Classical perspective of nudity is established from the conviction that the human was a symbol of the harmonious arrangement of the universe as a reflection of God. Christianity reversed this view in response to the theological attitudes toward human fallibility, finitude, and original sin. Renaissance philosophers retrieved and reframed the classical definition as epitomized by Leonardo da Vinci, who identified "Man as the measure of the Universe" and envisioned "The Nude" in his Vitruvian Man. The modern position is predicated on the liberation of "The Nude" from the boundaries of mythology and religion during the Enlightenment, and finds its fullest expression in Gustave Courbet's The Origin of the World.


Nudity is nothing more than a human figure without clothing. There is no overt intention of sexual arousal. When nudity is used in art, it is often with the purpose of eliciting an admiration on the part of the viewer for the handy-work of his Creator. We are, indeed, fearfully and wonderfully made. When an artist shows nudity with this in mind, he is showing it to the praise and glory of the Creator.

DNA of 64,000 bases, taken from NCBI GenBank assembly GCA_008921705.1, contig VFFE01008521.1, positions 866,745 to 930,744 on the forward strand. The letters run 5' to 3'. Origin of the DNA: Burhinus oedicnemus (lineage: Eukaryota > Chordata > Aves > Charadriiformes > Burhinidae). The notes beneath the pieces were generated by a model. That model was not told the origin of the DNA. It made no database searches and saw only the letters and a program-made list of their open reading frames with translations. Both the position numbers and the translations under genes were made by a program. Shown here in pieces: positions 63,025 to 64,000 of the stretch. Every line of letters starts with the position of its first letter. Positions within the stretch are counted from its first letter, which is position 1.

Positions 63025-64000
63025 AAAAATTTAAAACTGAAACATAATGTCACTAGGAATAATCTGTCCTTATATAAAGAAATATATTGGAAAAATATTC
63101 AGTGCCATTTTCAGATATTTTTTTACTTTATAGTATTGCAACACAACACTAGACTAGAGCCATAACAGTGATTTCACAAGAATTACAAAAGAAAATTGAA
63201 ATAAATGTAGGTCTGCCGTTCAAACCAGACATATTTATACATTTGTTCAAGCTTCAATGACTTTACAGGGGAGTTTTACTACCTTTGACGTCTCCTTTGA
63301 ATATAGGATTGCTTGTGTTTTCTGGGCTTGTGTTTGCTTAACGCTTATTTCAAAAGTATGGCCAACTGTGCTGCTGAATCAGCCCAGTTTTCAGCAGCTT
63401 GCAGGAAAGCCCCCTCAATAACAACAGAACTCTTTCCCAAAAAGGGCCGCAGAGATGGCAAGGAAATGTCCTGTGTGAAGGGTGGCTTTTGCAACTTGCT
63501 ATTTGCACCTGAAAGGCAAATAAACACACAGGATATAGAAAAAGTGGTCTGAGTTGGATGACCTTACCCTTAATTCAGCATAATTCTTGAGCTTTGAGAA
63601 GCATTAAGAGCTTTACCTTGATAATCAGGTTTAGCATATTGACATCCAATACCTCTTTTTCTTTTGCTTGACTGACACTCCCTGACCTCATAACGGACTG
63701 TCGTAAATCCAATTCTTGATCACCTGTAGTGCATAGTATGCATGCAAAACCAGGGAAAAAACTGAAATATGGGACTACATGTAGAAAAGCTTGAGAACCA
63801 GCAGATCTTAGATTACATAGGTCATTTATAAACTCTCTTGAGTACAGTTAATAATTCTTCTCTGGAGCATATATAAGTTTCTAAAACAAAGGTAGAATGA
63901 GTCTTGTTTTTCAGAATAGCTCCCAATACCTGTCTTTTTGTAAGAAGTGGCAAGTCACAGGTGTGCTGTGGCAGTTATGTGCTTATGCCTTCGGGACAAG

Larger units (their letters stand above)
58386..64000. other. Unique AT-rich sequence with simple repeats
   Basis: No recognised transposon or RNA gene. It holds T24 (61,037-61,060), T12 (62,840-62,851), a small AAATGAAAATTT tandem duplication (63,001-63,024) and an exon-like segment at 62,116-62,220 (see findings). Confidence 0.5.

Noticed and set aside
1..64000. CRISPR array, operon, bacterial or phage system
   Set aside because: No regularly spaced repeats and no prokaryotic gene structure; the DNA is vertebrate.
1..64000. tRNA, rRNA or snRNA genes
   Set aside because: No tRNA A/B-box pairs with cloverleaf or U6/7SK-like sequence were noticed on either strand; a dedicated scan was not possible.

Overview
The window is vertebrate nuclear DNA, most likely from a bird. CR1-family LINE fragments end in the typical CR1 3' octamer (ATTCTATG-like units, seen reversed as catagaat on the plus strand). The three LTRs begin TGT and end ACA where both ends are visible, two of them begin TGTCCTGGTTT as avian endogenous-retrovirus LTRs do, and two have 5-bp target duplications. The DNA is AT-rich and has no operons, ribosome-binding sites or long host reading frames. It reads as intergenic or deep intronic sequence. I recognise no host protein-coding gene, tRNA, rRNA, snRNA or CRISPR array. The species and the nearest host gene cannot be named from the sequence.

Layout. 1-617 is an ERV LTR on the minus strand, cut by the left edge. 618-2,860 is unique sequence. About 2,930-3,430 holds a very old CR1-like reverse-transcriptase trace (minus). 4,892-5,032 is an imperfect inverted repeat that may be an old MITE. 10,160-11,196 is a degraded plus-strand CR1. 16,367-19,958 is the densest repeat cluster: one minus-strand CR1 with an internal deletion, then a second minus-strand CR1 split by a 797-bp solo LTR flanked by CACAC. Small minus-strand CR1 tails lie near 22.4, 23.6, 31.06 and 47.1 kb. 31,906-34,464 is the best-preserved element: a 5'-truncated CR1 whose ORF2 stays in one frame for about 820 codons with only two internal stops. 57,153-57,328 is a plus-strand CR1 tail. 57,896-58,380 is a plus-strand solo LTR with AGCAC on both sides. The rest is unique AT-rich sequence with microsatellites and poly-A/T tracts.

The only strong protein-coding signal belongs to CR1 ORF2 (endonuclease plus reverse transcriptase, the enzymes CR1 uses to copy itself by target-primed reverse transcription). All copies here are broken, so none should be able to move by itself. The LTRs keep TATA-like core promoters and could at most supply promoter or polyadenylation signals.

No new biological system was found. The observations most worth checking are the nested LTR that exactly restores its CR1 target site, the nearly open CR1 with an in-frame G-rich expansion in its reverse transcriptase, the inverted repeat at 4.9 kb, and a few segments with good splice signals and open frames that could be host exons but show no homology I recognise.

Bathsheba by Paul Cezanne
by Museums Syndicate on


Judith And Holofernes by Ferencz Paczka
by Museums Syndicate on


Lot and his daughters by Eugenio Hermoso
by Museums Syndicate on


Bathsheba at Her Bath by Domenico Gargiulo
by Museums Syndicate on


Joseph and Potiphar's wife by Marc Chagall
by Museums Syndicate on


Loth and his daughters by Giovanni Francesco Barbieri (Guercino)
by Museums Syndicate on


Salome holding head of John the Baptist by Gustave Moreau
by Museums Syndicate on


Mary Magdalene crying for the dead Christ by Arnold Bocklin
by Museums Syndicate on


Bathsheba at her bath with two attendants by Felice Ficherelli
by Museums Syndicate on

 

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